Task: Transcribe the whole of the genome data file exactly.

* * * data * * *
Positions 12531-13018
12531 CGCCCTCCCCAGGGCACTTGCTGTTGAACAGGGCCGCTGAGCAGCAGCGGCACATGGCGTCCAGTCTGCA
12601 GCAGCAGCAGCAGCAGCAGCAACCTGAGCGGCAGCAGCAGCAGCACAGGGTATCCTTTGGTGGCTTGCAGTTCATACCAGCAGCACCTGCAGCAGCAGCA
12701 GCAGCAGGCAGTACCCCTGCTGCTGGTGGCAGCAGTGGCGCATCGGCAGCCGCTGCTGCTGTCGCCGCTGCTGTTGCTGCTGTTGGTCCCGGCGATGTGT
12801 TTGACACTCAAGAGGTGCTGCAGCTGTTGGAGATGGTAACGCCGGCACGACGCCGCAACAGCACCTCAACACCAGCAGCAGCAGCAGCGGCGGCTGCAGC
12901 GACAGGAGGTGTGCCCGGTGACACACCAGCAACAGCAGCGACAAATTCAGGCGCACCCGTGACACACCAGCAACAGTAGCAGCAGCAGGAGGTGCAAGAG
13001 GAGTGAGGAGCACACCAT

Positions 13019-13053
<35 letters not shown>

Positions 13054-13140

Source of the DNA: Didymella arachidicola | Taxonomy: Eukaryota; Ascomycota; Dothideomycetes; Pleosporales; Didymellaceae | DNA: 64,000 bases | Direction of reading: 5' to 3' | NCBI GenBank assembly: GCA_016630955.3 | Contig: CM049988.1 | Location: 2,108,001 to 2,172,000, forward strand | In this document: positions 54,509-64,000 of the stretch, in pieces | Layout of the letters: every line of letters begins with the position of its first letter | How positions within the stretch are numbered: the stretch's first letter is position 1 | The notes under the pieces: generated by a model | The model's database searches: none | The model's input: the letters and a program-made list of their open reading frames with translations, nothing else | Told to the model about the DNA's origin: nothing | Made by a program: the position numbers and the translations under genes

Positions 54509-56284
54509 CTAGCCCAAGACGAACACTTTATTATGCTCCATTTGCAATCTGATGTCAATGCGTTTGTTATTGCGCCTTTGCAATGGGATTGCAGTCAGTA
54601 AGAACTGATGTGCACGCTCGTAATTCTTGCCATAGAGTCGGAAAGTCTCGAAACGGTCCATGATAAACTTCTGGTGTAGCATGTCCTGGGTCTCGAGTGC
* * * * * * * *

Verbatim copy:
Positions 12531-13018
12531 CGCCCTCCCCAGGGCACTTGCTGTTGAACAGGGCCGCTGAGCAGCAGCGGCACATGGCGTCCAGTCTGCA
12601 GCAGCAGCAGCAGCAGCAGCAACCTGAGCGGCAGCAGCAGCAGCACAGGGTATCCTTTGGTGGCTTGCAGTTCATACCAGCAGCACCTGCAGCAGCAGCA
12701 GCAGCAGGCAGTACCCCTGCTGCTGGTGGCAGCAGTGGCGCATCGGCAGCCGCTGCTGCTGTCGCCGCTGCTGTTGCTGCTGTTGGTCCCGGCGATGTGT
12801 TTGACACTCAAGAGGTGCTGCAGCTGTTGGAGATGGTAACGCCGGCACGACGCCGCAACAGCACCTCAACACCAGCAGCAGCAGCAGCGGCGGCTGCAGC
12901 GACAGGAGGTGTGCCCGGTGACACACCAGCAACAGCAGCGACAAATTCAGGCGCACCCGTGACACACCAGCAACAGTAGCAGCAGCAGGAGGTGCAAGAG
13001 GAGTGAGGAGCACACCAT

Positions 13019-13053
<35 letters not shown>

Positions 13054-13140

Source of the DNA: Didymella arachidicola | Taxonomy: Eukaryota; Ascomycota; Dothideomycetes; Pleosporales; Didymellaceae | DNA: 64,000 bases | Direction of reading: 5' to 3' | NCBI GenBank assembly: GCA_016630955.3 | Contig: CM049988.1 | Location: 2,108,001 to 2,172,000, forward strand | In this document: positions 54,509-64,000 of the stretch, in pieces | Layout of the letters: every line of letters begins with the position of its first letter | How positions within the stretch are numbered: the stretch's first letter is position 1 | The notes under the pieces: generated by a model | The model's database searches: none | The model's input: the letters and a program-made list of their open reading frames with translations, nothing else | Told to the model about the DNA's origin: nothing | Made by a program: the position numbers and the translations under genes

Positions 54509-56284
54509 CTAGCCCAAGACGAACACTTTATTATGCTCCATTTGCAATCTGATGTCAATGCGTTTGTTATTGCGCCTTTGCAATGGGATTGCAGTCAGTA
54601 AGAACTGATGTGCACGCTCGTAATTCTTGCCATAGAGTCGGAAAGTCTCGAAACGGTCCATGATAAACTTCTGGTGTAGCATGTCCTGGGTCTCGAGTGC